Is it possible to recover the original environment that a shell script was invoked with? I'm not trying to write a program that depends on the ability to access the original environment, I'm wondering if it's guaranteed to be inaccessible.
I have a simple shell script that creates a new environment variable and changes the value of PATH.
#!/bin/sh PATH=/usr/bin NEW_VAR=new_var_value; export NEW_VAR env
Is there a way to recover the original value of
PATH or a way to tell that
NEW_VAR was not originally present when the shell script was executed?
I know that
envp and the path to the executable are all set early on in the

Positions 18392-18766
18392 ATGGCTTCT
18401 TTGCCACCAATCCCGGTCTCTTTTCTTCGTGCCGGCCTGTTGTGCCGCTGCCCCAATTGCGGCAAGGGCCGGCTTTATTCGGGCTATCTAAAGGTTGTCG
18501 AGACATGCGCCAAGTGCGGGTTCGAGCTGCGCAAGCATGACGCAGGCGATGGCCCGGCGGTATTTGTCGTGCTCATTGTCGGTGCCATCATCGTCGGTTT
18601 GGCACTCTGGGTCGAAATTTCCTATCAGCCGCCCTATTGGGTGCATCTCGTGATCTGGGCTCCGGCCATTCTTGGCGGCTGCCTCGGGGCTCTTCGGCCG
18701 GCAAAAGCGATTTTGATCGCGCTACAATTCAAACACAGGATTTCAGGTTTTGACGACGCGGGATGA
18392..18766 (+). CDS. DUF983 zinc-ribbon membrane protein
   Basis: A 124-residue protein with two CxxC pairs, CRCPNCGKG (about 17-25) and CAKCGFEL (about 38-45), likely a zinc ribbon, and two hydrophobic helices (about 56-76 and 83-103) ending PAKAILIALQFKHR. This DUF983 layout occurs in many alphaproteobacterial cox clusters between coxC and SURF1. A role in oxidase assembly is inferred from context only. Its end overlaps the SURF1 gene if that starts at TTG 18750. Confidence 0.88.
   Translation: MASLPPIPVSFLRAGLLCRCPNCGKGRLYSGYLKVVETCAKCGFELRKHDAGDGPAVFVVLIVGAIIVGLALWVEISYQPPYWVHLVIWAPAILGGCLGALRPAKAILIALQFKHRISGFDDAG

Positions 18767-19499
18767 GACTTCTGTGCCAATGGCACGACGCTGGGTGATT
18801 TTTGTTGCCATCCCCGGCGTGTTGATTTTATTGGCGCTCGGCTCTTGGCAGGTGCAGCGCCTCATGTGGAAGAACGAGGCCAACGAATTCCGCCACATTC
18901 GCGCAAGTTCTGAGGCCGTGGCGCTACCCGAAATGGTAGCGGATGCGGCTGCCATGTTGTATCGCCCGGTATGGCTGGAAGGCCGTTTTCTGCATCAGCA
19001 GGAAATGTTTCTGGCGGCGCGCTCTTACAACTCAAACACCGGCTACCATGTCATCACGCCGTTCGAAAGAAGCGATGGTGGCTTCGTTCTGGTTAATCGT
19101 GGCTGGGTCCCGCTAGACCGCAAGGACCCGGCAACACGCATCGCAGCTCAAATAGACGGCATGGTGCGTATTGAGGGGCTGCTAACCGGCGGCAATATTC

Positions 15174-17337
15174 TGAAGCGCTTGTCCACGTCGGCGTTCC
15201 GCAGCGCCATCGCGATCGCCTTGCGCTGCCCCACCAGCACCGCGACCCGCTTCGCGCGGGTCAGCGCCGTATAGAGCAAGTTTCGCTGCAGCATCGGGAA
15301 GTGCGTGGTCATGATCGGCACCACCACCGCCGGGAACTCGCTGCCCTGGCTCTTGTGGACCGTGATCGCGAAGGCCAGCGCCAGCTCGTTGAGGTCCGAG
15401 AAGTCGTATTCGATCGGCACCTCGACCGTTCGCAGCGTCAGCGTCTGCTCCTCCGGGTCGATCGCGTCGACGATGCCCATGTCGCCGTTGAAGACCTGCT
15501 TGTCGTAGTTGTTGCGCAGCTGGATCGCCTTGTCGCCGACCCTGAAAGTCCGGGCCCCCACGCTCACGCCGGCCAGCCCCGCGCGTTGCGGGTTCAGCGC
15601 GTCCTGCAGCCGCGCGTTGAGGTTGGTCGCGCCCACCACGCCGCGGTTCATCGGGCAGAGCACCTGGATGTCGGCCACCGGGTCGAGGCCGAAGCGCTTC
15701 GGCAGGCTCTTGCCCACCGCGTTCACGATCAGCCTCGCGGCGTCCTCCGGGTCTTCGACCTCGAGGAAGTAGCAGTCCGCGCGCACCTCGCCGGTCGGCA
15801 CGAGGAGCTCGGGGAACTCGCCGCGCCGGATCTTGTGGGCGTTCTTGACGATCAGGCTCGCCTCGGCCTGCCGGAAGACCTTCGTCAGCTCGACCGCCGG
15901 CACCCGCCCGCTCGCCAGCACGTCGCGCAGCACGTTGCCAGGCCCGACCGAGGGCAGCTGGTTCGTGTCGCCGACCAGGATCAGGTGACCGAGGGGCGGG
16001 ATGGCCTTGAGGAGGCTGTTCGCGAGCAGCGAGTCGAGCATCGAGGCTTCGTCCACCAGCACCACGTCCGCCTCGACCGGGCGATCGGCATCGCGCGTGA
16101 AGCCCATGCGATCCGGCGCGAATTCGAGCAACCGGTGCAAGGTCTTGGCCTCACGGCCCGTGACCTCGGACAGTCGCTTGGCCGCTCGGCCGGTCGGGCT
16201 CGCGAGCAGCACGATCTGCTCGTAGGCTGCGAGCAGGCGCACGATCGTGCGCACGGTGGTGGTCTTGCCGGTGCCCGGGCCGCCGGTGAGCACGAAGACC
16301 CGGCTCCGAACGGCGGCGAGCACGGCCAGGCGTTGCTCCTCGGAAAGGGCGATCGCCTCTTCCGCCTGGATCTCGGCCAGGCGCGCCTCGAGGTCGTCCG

execv*(2) system call, but I'm not sure "where" or "how" they're stored. My guess is that the ability to manipulate the argument vector using
shift and the environment using
unexport, and assignments doesn't actually change the what the
envp are fundamentally set to. There's just logic inside the shell to make sure that new calls to
execv*(2) use the right
envp when calling another command (e.g.
some-command | LC_ALL=C sort).